Houses dating to this earlier phase of Newport development are mostly located in the Kay/Catherine neighborhood, to the northeast of the top of Bellevue Avenue, where Newport’s earliest hotels were constructed during the 1830s and 1840s. It was not uncommon during this period for hotel guests to purchase lots in the neighborhood from developers like Alfred Smith, Benjamin Hazard, and Joseph Cotton, who controlled large tracts of surrounding land that they intended to subdivide for summer visitors seeking permanent Newport residences. Maude Howe Elliott writes of how Smith would “kidnap” hotel guests and drive them around town until they agreed to buy a lot from him. This tactic was apparently successful because at least seven women bought their properties directly from a developer: Mary Ann Bruen, Charlotte Noyes, Mary Porter, Sophia Blatchford, Letitia Sargent, Jane Yardley, and Sarah Zabriske. It seems likely that other people men and women also purchased lots originating from these larger tracts even though the land passed through successive owners before being built on. Seven women purchased lots from or were given land by their fathers or other family members: Catharine Lorrillard Wolfe, Mary Stevens, Annie Wetmore Watts Sherman, Caroline Seymour, Ellen Mason, and Elizabeth Hope Gammell Slater who received her property from her mother, and Mary Lundie Bruen. Three additional women purchased lots from other women who were involved in real estate development: Martha Codman from Susan Weaver, Sophia Harrison Ritchie from Mary Ruggles, and Susan Weaver from Harriet Armstrong.
The Kay/Catherine neighborhood retained a rural character even as it developed, its unpaved roads lined with stone walls and mature trees setting a tone distinct from Newport’s compact urban core. The proximity of houses in the neighborhood suggests that women living in Kay/Catherine knew each other well, if not before construction, then certainly after they became neighbors. They may even have shared architectural ideas. On one short block of Red Cross Avenue, for example, three lots were under construction at around the same time, all of them commissioned by women: Frances Skinner, Grace Rives, and Katherine Prescott Wormley. Wormley’s and Rives’s houses were under construction during 1876, and both renovated their houses at the same time that Skinner’s was under construction in 1881–1882.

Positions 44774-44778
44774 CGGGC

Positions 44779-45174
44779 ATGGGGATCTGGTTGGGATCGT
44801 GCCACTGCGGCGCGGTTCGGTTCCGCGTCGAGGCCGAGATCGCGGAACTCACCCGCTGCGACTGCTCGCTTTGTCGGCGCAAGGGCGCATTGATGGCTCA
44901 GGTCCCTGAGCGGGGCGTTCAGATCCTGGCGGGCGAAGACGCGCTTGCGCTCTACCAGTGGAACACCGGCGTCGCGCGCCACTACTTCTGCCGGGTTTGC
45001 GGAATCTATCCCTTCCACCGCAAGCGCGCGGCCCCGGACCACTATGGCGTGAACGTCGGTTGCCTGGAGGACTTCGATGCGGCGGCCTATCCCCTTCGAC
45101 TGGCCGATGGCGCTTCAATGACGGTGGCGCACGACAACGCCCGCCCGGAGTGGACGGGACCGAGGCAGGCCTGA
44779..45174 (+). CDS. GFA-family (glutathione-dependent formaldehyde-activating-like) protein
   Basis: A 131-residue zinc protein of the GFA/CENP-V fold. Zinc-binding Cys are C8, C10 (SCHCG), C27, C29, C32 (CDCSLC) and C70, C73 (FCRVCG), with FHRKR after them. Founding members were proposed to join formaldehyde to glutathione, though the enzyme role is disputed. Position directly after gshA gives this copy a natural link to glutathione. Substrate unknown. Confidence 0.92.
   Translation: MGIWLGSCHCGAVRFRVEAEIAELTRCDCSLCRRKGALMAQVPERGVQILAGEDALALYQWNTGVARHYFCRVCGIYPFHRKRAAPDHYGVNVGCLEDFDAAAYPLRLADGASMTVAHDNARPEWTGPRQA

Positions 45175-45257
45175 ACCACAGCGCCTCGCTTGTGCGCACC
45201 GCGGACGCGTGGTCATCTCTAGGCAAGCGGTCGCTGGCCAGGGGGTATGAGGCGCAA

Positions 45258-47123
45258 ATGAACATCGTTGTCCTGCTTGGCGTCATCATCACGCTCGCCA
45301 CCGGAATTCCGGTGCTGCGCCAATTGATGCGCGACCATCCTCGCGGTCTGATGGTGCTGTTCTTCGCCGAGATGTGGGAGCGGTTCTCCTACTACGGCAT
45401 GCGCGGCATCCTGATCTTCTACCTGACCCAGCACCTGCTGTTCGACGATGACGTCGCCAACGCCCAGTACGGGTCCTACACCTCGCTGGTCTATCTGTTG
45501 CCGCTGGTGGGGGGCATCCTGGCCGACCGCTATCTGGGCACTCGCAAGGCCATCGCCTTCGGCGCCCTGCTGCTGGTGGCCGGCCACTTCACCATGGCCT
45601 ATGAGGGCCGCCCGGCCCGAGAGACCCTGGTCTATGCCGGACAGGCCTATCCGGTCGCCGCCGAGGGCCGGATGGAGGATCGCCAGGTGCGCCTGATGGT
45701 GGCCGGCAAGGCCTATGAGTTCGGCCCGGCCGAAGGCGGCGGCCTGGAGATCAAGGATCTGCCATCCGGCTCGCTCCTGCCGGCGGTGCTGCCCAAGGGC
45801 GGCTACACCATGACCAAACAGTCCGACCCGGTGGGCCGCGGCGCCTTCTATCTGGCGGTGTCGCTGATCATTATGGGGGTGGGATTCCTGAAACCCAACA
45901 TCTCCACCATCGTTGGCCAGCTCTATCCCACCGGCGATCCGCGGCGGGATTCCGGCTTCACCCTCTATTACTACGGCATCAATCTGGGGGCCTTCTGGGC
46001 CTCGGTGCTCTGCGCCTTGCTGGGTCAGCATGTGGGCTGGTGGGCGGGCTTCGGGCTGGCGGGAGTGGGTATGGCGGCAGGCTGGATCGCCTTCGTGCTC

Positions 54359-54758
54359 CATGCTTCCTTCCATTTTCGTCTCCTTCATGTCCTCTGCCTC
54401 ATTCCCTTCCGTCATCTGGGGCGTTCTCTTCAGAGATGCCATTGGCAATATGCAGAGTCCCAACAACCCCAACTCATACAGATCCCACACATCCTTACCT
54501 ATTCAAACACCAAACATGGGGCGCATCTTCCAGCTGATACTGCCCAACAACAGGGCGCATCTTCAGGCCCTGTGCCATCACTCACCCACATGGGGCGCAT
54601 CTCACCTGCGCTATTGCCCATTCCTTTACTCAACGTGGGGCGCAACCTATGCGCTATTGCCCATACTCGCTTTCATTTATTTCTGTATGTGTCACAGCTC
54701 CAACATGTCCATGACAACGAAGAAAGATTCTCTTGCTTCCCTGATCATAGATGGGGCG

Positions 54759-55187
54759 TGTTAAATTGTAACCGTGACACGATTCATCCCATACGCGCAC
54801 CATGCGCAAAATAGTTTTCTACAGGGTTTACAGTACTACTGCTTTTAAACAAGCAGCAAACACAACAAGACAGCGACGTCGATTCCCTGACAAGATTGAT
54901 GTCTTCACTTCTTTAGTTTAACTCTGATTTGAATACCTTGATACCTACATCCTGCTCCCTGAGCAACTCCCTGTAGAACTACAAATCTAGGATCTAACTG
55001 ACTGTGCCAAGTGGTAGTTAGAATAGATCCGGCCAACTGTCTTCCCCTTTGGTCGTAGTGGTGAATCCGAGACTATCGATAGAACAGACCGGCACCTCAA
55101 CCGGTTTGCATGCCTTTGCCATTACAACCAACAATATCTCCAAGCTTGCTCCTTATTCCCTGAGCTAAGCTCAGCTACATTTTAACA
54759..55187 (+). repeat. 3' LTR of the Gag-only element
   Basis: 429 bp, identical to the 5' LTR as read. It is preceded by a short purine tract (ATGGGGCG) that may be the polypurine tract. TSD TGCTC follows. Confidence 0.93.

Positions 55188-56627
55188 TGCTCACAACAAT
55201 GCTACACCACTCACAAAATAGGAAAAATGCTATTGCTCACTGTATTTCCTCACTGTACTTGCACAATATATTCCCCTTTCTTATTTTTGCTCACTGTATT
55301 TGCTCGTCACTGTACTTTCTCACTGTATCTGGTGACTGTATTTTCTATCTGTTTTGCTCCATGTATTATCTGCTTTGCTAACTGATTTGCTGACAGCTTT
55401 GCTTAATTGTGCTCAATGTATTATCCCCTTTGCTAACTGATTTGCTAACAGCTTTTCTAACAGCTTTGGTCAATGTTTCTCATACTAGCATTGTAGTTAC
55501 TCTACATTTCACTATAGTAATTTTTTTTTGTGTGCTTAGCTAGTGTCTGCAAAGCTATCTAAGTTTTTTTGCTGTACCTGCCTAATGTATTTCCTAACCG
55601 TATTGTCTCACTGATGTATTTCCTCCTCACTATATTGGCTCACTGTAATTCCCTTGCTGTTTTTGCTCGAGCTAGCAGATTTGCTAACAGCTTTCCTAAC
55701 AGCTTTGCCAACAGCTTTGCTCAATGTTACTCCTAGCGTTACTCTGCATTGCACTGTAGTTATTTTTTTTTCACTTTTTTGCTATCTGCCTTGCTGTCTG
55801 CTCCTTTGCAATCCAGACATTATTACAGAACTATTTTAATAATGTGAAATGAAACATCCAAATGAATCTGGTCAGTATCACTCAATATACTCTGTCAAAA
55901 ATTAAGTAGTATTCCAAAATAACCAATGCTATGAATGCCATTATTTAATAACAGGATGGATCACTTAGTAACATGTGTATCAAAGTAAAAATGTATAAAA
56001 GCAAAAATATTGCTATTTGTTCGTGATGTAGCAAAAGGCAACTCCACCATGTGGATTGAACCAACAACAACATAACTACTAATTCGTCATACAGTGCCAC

Unsurprisingly, the houses reflect the women’s social class, wealth, and personality. The Susan James Weaver House is a two-and-a-half-story Colonial Revival house with impressive details and a monumental street presence. Weaver lived in Newport year round and her house intentionally harkens back to Newport’s colonial history and urban character. Katherine Prescott Wormley’s fanciful design included an onion dome, which was unique in Newport and reflected her interest in foreign cultures and languages. The house of Caroline Cheever Pell, better known as the Mrs. Archie D. Pell House, is a traditional Shingle Style house with Arts and Crafts details. Completed in 1881, only a year after McKim, Mead and White’s Casino and two years before the Isaac Bell House, the Pell House was on the cutting edge of architectural fashion, as was the trendsetting Pell family itself.